Almost 200 Māori artefacts on display in "Tēnei Tonu" exhibition

A collection of almost 200 original Māori artefacts are part of a new tāonga Māori exhibition called "Tēnei Tonu" (Always Here) that opened today at the MTG Museum in Hawke's Bay.

It's an exhibition that explores the historical connection of Ngāti Kahungunu to the land.

Priceless artefacts on display, each of them providing a glimpse into the past.

Tryphena Cracknell says, “The number of family lonas from whānau that have come in are really amazing.  When someone shares their taonga handed down from their tīpuna, it’s a really big thing.”

Technology of the time shown with these uhi use in tā moko work, that were discovered in archaeological digs in Porangahau and Mahia.

Cracknell says, “Those have been into the skins of our ancestors, so it’s a pretty personal taonga.”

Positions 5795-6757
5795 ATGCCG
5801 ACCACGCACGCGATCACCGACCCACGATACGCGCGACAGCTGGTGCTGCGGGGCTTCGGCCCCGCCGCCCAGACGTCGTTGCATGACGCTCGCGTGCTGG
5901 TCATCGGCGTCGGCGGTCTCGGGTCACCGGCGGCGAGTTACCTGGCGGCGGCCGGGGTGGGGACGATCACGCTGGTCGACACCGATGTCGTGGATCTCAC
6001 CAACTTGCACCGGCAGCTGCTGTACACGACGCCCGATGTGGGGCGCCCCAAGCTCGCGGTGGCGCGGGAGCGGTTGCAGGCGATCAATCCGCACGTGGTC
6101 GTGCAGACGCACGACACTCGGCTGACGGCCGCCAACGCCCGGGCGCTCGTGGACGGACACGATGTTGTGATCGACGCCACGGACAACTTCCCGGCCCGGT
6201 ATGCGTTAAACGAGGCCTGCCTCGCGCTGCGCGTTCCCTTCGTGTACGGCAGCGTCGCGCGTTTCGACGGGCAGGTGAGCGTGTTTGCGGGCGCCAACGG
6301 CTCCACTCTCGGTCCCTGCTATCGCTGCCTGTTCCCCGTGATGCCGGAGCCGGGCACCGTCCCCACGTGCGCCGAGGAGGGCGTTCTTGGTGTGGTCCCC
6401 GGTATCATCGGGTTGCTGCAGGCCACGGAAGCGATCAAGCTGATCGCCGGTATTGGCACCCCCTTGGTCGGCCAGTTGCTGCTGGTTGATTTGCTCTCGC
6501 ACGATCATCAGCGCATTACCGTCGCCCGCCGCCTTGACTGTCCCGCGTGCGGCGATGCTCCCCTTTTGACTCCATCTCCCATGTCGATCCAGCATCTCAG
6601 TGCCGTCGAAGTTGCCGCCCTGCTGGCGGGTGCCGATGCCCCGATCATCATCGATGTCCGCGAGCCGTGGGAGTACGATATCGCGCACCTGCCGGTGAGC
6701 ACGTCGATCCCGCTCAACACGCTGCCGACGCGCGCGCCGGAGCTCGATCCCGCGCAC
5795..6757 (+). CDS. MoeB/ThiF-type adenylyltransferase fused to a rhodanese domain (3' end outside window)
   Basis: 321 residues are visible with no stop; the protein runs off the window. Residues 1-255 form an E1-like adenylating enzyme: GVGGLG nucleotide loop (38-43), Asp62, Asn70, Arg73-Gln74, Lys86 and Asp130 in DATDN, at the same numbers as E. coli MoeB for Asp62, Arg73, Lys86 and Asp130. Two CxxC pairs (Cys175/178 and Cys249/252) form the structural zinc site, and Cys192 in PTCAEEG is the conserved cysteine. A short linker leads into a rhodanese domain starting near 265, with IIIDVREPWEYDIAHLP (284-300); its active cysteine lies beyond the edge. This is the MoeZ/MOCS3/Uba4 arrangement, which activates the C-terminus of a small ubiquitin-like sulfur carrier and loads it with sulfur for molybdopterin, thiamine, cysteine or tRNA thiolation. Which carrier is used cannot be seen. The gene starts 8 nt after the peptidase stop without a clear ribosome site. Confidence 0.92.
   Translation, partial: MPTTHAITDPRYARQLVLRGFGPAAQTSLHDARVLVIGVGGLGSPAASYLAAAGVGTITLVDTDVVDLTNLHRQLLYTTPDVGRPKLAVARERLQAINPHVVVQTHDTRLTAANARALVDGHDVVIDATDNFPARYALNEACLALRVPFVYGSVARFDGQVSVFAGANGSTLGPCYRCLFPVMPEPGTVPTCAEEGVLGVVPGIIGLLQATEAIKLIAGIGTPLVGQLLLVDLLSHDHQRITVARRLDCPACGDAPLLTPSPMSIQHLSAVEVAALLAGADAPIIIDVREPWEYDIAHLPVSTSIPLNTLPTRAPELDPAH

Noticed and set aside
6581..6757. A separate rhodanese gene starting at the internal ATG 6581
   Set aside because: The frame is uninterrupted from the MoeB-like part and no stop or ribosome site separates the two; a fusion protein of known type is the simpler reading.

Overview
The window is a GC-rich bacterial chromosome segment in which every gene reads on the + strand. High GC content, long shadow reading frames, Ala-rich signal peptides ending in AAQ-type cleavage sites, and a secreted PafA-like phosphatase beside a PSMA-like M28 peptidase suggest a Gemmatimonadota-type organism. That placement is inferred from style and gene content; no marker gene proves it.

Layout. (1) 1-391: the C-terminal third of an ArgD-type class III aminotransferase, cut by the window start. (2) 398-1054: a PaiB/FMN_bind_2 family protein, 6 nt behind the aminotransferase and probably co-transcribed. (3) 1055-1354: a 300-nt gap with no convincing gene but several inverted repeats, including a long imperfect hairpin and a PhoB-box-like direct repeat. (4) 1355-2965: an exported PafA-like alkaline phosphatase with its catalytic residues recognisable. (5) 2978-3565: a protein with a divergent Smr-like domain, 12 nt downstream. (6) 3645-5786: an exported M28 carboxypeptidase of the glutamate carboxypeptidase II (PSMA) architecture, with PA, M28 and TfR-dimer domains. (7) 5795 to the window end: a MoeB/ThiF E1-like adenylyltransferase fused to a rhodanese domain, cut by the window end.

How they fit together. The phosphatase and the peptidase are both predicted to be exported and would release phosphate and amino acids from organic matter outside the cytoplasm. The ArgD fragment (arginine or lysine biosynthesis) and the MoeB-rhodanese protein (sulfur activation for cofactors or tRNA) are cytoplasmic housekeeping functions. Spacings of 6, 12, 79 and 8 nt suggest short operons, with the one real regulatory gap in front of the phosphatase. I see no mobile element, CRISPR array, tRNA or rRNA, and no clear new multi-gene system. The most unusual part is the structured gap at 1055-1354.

Of the 61 poupou carved by master carver Hoani Tahu, there is only one that remains in the Hawke's Bay.  The rest are scattered around the country and overseas.

Rose Mohi says, “Augustus Hamilton regarded these carvings as some of the finest carvings that was ever completed and you can just see the depth and the skill of this man.

A historical exhibition that incorporates some modern concepts too.

Tēnei Tonu will be on display at the museum for the next two years.